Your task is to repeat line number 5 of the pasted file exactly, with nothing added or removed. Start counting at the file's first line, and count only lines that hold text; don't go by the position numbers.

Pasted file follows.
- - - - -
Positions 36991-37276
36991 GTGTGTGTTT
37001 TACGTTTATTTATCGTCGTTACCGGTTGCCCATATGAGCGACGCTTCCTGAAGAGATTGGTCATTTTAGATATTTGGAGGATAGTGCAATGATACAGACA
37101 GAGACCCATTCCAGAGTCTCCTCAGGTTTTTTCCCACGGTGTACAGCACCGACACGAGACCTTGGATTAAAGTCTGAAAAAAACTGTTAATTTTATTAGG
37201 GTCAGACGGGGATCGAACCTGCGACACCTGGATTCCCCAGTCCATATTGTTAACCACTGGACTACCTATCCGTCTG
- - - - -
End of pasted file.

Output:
37201 GTCAGACGGGGATCGAACCTGCGACACCTGGATTCCCCAGTCCATATTGTTAACCACTGGACTACCTATCCGTCTG